A public hearing for the school spending plan is set for April 30.
WESTFIELD, NJ – The Board of Education has introduced a spending plan that hikes the tax levy by 2.8 percent using permitted exceptions to the state’s levy cap and funding new hires for the school district, including a coordinator of health and wellness.
The $108.46 million budget for the 2019-20 academic year marks an increase of approximately $3 million over last year’s spending plan, School Business Administrator Dana Sullivan told the school board on Tuesday.
What’s it going to cost the taxpayer?
About $101 million of the budget will be funded through the local tax levy. The budget proposes a 2.8 percent tax levy increase, amounting to an average increase of $275 in school taxes for the owner of the home assessed at the typical value, school officials said.
With that increase, the average Westfield homeowner will pay $10,202.97 in school taxes this year, as compared to the $9,927.97, which state data show the typical homeowner paid in 2018 based on the then school tax rate of $5.457 per $100 of assessed valuation on the 2018 average home assessed at $181,931.
While the state usually caps the yearly tax levy increase at 2 percent, Sullivan said, the district applied for two waivers to go above that cap. The waivers are for health insurance costs and the use of banked cap, she said.
Districts may request to use its allowable increases in the tax levy that were unused or “banked” within the last three years, Sullivan said. The district elected to use their remaining banked cap in this year’s budget, Sullivan said.
What is Westfield getting from the state?
The district is expected to receive about $5.2 million in state aid, which is an increase of about $400,000 over last year, Sullivan said. This aid figure will most likely remain the same, she said, but the state may modify it if needed once the state budget is balanced later this year.
The state has established a formula to calculate aid for school districts, but as is the case for districts throughout New Jersey, this formula is not completely funded, Sullivan noted.
Sullivan said that the Westfield Public School District was entitled to roughly $7.3 million in state aid last year but only received roughly $4.8 million because the formula was not fully funded.
“We’re hoping that the state will continue to fund the formula so that Westfield gets somewhat of its fair share because this is pretty startling,” Sullivan said.
Why is the budget increasing?
The district expects increases of $1.4 million in existing salaries and $1.6 million in health insurance costs.
Budget increases will also fund salaries for new employees. The district plans to hire a new health and wellness coordinator, two new elementary school teachers and increase part-time hours for one existing elementary school teacher, due to increased enrollment.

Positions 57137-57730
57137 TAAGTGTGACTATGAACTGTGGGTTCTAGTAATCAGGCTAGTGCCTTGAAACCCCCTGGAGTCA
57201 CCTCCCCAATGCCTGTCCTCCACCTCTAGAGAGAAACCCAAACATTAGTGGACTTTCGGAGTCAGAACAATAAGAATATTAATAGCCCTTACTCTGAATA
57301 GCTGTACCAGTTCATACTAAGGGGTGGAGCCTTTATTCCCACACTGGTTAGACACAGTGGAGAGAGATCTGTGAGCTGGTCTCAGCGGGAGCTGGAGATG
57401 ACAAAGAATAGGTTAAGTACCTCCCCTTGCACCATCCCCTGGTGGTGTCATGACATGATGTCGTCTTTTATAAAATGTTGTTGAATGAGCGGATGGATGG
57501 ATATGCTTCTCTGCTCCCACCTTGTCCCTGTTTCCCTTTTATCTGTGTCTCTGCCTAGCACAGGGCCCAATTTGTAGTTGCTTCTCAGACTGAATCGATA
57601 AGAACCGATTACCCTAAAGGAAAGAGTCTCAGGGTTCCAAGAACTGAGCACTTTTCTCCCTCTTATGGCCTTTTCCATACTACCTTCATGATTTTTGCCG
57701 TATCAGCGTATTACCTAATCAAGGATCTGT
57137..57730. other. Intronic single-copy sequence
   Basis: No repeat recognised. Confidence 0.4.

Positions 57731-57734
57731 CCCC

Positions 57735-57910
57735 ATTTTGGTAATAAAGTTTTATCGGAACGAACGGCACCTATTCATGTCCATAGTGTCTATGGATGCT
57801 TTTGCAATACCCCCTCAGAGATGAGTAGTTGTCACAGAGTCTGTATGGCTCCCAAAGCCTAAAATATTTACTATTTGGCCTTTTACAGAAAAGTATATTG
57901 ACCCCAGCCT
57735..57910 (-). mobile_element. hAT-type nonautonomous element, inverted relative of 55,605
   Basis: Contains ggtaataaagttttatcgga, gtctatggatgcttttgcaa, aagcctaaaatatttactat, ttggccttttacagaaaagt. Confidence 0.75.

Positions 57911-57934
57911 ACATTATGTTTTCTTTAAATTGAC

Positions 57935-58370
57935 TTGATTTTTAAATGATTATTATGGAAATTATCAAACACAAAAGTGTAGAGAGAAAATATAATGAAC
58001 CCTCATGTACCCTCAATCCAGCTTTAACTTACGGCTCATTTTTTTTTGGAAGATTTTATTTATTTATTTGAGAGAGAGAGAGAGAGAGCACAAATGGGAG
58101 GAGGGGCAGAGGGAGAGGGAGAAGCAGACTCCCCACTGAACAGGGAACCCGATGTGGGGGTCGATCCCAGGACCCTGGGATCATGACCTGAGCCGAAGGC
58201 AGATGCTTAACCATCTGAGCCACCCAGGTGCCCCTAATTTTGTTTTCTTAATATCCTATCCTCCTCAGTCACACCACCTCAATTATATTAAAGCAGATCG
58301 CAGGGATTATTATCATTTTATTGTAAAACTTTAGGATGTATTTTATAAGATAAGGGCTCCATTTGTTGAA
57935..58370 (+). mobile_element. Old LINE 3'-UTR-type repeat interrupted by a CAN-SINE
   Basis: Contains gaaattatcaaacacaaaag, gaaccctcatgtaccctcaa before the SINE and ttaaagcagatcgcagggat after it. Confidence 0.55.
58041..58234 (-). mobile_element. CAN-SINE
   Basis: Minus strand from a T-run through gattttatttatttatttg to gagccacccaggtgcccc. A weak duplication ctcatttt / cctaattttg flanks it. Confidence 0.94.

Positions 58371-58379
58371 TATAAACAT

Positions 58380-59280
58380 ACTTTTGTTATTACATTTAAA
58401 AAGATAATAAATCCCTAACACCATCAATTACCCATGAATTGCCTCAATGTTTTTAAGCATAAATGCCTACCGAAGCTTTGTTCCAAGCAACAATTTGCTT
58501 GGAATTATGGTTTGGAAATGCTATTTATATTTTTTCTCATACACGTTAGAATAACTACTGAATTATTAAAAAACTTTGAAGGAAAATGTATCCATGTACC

What’s being done to contain costs?
At last month’s budget presentation, Sullivan discussed several ways the district is containing costs, including self-insured medical and prescription plans and coordinated transportation for students placed out-of-district.
When’s the public hearing?
The board introduced the budget by a unanimous vote, setting a public hearing and its anticipated final adoption for Tuesday, April 30, at 7:30 p.m.
“It’s a very fiscally responsible budget, and I know there’s a lot of work that goes into it,” said Board President Peggy Oster. “We really appreciate all that you guys do.”
The budget will be submitted to the county prior to the March 20 deadline. Links to the budget presentation and prior years' budgets can be found on the district website.
State funding concerns
Liz Mulholland, a Westfield resident, raised concerns about state education funding to the board during her public comments.
Mulholland said the state has been increasing private school funding over the last decade, increases which have taken money away from public schools.
“On the one hand, we’re saying we can’t afford to fund our public schools, but we’re doubling aid that we’re sending to private schools,” Mulholland said, referencing a doubling in aid for private schools’ security and technology departments over the last year. “Obviously not a sustainable issue.”
Mulholland said approximately $110 million in state aid goes to private schools.
In 2018, New Jersey voters approved a ballot referendum allowing the state to issue $500,000 in bonds to increase aid to educational institutions.
“The money from the sale of the bonds would be used to provide grants to schools, school districts, county vocational school districts and county colleges,” the question read in part. “Money from the grants would be used to build, equip and expand facilities to increase career and technical education program capacity. Funds would also be used for school security upgrades and school district water infrastructure improvement projects.”
Mulholland voiced her concerns about this referendum, which she said is anticipated to increase the number of Vocational-Technical schools in the state.
Though the state would fund the construction of the schools themselves, Mulholland said, “the local districts and the counties will be the entities that are funding the actual teachers and everything inside the school, which is going to put further pressure down the line.”